It was about eight years ago on a quiet fall evening. I had been married for a few years and my two young children had uncharacteristically gone to bed at the same time and without drama. If you're a woman with a child, a job or any other kind of time-eating, energy-draining list of responsibilities you know that beautiful feeling of finally sitting down with a glass of pinot and a fashion mag. I opened up to a quiz that said "How to Tell If You Have Found Your Prince Charming." I read through the questions. Does he make you feel like a princess? Does he surprise you with romantic gifts and last minute get-aways? Is he more like Brad Pitt, George Clooney or Matthew McConaughey? As I'm reading, the The Notebook is on the TV. It's the kissing in the rain scene and Ryan Gosling is doing it very well. I look over to see my husband watching some kind of YouTube nonsense on his laptop. He's laughing, cookie crumbs on the desk in front of him and he's wearing a shirt that says "If you think my attitude stinks, you should smell my underwear." True story.
After a brief "Oh my God, this is my life" moment I started to wonder if Hollywood may actually be doing us a disservice. Are we, thanks to steamy love scenes with perfect lighting and airbrush makeup, setting our expectations too high? Are we even living in reality? Relationships may be the one thing that reality TV gets right!
The men of Hollywood send flowers and hold radios outside the window (John Cusack in Say Anything). They wait decades for the woman they love to find her way back. They write poetry and love songs. Hell, I'm happy if he changes the baby without being asked to. Because that is real life. That is real partnership. Are there men out there who actually do go the extra mile? Absolutely. Do I wish that my husband would sometimes go a little off script and surprise me with a weekend away? Of course. But measuring the success of your relationship based on the parameters set by Hollywood is fatal. That's not to say that we shouldn't expect to be treated beautifully, but that our expectations should be fair. Let's put this in perspective.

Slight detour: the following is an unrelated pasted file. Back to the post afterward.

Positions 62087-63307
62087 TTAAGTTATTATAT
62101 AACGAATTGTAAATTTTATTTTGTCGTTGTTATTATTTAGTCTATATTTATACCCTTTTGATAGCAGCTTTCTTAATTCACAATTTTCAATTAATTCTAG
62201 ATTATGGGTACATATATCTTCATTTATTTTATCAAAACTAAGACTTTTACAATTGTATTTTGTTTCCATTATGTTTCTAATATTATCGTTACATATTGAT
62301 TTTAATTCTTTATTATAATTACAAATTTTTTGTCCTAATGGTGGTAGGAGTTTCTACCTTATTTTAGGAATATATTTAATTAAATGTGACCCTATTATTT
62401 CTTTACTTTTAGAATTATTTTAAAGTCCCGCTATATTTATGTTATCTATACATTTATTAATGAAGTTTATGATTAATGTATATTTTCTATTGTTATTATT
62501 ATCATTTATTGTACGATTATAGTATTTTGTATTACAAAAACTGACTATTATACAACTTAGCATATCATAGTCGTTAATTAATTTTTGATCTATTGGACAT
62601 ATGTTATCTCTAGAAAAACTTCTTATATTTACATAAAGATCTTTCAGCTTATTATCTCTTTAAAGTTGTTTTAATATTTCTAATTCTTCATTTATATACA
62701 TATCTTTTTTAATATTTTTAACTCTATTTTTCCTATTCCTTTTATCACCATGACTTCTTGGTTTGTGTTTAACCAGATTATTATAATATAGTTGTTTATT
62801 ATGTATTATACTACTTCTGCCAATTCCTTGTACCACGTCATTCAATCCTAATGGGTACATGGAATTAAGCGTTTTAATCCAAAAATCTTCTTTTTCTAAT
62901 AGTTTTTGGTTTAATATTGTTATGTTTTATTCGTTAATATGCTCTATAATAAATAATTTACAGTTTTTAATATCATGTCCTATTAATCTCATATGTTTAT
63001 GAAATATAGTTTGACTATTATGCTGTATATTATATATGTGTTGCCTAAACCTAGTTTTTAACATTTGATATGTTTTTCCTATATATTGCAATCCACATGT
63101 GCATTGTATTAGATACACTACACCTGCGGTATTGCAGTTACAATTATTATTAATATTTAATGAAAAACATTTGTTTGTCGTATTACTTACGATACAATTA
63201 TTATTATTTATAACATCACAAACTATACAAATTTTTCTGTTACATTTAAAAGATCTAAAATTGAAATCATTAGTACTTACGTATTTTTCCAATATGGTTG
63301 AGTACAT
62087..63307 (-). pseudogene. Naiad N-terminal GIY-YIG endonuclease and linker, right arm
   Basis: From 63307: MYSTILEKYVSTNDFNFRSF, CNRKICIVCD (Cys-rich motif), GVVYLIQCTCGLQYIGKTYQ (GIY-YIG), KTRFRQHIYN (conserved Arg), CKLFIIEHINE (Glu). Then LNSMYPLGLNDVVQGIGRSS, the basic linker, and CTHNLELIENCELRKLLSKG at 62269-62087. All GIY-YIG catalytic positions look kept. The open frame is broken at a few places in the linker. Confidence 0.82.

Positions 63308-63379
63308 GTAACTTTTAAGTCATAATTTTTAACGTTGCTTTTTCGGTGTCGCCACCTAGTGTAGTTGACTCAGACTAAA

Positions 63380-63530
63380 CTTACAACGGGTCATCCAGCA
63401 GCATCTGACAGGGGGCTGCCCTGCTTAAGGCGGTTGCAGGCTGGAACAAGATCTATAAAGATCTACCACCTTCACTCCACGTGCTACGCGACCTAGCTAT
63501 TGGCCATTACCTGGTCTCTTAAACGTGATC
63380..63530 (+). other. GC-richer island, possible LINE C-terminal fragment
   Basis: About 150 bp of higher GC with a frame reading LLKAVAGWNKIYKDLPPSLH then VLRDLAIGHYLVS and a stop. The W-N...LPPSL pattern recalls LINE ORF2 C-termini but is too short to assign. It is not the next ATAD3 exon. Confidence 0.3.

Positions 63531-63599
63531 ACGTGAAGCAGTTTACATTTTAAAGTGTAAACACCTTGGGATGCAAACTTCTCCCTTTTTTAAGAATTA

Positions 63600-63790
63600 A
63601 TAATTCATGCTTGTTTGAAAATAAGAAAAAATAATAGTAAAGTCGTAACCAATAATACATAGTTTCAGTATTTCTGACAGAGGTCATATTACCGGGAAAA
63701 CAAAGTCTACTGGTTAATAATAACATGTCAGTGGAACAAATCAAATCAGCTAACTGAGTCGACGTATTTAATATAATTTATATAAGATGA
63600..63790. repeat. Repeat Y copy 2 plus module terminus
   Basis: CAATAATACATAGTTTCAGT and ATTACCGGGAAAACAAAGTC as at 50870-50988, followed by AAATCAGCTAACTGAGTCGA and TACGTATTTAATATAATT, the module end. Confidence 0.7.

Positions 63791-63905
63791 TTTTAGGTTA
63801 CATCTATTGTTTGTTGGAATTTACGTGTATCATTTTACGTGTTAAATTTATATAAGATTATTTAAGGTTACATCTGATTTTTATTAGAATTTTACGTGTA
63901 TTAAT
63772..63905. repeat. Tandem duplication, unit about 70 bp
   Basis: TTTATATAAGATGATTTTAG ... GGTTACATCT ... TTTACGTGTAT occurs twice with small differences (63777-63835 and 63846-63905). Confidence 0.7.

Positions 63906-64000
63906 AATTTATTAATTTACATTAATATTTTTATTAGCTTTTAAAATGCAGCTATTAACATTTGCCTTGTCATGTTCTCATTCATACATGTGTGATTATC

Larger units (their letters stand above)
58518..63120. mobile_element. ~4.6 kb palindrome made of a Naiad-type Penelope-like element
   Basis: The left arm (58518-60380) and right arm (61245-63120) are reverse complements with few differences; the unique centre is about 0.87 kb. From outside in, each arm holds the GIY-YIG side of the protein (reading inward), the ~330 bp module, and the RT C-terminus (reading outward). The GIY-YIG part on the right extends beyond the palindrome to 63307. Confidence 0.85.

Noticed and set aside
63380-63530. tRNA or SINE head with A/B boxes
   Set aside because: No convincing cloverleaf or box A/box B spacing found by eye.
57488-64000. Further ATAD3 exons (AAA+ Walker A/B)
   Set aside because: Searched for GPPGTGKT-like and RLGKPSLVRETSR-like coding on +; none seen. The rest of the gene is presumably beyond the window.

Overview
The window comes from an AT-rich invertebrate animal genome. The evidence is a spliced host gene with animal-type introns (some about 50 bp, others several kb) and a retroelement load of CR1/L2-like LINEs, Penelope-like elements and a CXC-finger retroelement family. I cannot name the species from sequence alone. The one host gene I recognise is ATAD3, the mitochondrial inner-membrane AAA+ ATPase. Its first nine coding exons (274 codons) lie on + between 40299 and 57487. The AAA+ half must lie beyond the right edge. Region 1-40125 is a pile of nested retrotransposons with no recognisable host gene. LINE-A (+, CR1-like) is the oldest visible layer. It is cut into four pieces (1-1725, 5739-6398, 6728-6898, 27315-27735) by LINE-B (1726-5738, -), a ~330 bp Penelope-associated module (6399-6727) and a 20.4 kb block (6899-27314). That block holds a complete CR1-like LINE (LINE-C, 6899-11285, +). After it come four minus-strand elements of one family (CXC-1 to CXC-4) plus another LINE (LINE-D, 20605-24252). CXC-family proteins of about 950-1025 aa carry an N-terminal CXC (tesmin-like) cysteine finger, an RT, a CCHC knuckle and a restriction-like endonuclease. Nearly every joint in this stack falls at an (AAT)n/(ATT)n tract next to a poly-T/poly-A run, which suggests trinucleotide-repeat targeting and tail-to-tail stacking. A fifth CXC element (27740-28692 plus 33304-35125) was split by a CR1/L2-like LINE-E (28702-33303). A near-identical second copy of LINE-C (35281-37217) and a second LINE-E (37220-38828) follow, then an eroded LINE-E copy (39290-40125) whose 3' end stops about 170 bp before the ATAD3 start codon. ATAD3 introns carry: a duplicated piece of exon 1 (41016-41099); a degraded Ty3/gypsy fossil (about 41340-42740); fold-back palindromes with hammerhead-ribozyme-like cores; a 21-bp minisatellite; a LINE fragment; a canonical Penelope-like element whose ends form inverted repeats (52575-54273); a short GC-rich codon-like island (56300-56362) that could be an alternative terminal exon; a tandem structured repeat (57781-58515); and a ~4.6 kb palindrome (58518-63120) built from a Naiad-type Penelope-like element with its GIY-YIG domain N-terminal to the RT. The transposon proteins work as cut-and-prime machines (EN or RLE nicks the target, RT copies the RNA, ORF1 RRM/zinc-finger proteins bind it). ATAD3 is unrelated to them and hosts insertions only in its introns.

The leading ladies in the movies that most men like are always perfect. They know how to fight, black-belt style without ever messing up their hair. They wear heels and lingerie to bed and are always in the mood for sex. So to be fair, if you expect him to maintain Bradley Cooper type grooming and behavior, then it's ok for him to expect you to morph into Angelina Jolie no matter how many kids you have or how many times they threw up that day, right? See how quickly this feels less appealing?
Each of us deserves to be in a relationship that makes us feel special and cherished. But really take some time to think about what that means. Would you rather he surprise you with flowers every day or take the time to coach your son's soccer team? (Right now a lot of you are saying, "um...both!") I get it. I would like both too. But I would also like his continued understanding that if the baby is up all night every night for two weeks, he should stay at least 10 feet away from me at all times. I would like him to find it perfectly acceptable for me to sometimes flop into bed in mismatched yoga clothes and a mud mask facial.
Honor your needs but manage your expectations. Not one of us is "Hollywood perfect." And thank goodness for that! The best love, the greatest sex, the happiest moments don't happen on set. Relationships that stand the test of time are plenty flawed and far from Brangelina cool. But they are raw, sometimes rollercoaster, often remarkable and always, thanks to our beautifully flawed humanness, real.